On what many believed to be Studio 54’s final night, the pair were serenaded by Diana Ross and Liza Minelli.
Other stars in attendance that evening included Ryan O’Neal, Farrah Fawcett, Richard Gere, Jack Nicholson, Sylvester Stallone and Joceyln Wildenstein.
Schrager was granted a presidential pardon by former President Barack Obama in January 2017, while Rubbell died of AIDS in 1989.
In 1981, the club was sold to Schrager, but had lost its cachet. An even glitzier super club, The Saint, opened in New York’s East Village the previous summer, stealing much of Studio 54’s thunder.
Meanwhile, many patrons who frequented both venues soon were beginning to succumb to an horrific mystery illness – later identified as AIDS – with those who survived often left too terrified to continue with their hedonistic lifestyles.
Studio 54 staggered on without its celebrity sheen until 1986, while The Saint closed two years later, with both venues’ clientele decimated by the terrifying new virus which at that time spelled an appallingly painful death.
Fleischman ran Studio 54 when it was one of the biggest clubs on the planet, known for spending time with the likes of the Rolling Stones, Robin Williams, Rick James and John Belushi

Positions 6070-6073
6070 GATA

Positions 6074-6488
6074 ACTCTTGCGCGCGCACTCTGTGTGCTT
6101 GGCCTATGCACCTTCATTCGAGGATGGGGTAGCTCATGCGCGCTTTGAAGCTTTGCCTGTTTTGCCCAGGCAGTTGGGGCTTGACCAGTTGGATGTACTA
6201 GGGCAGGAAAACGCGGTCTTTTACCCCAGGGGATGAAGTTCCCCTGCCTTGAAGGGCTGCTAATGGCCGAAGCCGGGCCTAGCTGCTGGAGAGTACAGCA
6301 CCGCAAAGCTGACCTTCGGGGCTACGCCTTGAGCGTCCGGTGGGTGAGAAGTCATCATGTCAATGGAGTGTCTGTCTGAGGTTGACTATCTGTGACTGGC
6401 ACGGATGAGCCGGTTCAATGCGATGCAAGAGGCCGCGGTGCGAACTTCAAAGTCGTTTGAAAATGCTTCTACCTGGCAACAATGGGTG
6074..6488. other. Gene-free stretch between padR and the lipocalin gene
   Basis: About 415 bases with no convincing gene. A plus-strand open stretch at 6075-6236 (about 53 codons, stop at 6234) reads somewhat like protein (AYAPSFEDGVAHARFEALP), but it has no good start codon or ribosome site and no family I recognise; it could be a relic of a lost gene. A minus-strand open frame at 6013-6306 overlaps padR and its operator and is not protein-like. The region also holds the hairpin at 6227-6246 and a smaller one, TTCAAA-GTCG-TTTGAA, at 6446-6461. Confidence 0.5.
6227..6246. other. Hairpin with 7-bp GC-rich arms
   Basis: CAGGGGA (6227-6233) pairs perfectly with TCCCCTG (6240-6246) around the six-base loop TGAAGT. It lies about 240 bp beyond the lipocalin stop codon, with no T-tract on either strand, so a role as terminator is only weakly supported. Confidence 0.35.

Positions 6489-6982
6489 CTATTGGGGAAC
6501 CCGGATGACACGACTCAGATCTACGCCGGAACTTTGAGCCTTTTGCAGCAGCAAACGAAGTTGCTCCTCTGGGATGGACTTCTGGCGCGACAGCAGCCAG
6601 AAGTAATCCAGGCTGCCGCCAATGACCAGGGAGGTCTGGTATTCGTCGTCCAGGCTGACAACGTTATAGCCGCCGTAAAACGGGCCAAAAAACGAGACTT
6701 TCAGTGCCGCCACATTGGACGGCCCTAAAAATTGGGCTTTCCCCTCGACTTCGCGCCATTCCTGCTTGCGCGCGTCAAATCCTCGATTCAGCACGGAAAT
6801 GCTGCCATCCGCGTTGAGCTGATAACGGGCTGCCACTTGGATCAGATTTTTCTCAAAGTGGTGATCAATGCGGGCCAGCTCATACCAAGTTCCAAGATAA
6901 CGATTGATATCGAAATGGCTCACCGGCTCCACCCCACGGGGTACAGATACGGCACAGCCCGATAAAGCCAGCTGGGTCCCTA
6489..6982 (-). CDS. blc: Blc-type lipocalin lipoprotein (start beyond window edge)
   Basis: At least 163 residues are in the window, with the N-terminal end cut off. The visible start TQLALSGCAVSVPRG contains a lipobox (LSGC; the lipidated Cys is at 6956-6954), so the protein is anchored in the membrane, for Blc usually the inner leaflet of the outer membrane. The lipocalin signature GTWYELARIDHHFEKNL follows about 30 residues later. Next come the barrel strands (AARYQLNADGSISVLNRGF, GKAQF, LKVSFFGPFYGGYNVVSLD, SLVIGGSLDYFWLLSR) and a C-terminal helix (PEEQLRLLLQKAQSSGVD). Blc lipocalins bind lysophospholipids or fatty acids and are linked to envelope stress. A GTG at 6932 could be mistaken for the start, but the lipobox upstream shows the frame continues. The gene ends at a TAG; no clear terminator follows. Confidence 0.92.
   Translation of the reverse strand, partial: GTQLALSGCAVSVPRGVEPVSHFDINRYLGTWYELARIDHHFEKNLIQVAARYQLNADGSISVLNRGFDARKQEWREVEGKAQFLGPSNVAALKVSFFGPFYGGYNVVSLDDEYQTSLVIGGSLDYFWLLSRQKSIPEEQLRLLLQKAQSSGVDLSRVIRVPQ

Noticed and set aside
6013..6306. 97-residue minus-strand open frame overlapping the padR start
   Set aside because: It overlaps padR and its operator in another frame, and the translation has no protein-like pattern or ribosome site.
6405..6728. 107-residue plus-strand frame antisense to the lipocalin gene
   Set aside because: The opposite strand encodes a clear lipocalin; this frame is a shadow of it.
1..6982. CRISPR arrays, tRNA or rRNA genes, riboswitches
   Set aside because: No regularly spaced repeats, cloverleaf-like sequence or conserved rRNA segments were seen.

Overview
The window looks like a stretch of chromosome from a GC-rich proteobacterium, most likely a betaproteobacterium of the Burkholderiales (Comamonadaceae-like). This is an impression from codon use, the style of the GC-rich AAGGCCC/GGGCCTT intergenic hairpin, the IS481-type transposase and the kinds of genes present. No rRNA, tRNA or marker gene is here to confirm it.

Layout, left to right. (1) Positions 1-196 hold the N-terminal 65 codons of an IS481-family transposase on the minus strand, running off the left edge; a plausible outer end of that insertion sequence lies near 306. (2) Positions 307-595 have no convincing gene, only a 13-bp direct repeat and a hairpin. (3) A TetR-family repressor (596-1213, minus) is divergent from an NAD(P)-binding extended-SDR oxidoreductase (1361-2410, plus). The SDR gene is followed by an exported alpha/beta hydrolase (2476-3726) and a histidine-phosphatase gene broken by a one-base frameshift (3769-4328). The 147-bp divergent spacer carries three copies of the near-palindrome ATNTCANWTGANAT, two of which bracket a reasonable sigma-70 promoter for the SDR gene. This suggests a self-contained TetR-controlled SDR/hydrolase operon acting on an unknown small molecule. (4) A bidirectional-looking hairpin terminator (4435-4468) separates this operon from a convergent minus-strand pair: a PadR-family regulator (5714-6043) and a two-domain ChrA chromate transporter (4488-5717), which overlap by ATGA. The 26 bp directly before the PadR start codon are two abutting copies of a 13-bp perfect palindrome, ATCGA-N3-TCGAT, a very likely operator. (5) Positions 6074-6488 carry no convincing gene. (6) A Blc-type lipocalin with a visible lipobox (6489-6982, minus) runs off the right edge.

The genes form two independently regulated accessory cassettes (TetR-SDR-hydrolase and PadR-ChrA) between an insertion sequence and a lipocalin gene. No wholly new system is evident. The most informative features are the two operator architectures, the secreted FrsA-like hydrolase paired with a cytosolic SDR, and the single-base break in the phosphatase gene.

Bianca Jagger on a white horse at Studio 54 celebrating her birthday in 1977
Studio 54 was part of the ‘uninhibited and judgment free’ club culture of NYC’s legendary 70’s night-life with many never before seen photos
Pictured is Studio 54’s infamous display of the moon snorting cocaine from a spoon
The golden age of disco in black and white: New York’s legendary uninhibited 70s nightlife from Studio 54 to the Fun House is captured in iconic photographs
Photos uncovered from the personal archives of a historic photographer reveal a New York brought alive at night in the uninhibited 70s, capturing the Golden Age of disco.
Setting to map out every popular dancefloor in New York, portrait photographer Bill Bernstein has unveiled a collection of images capturing the underbelly of a booming city during an era that saw soaring crime, blackouts, and a turbulent foreign war.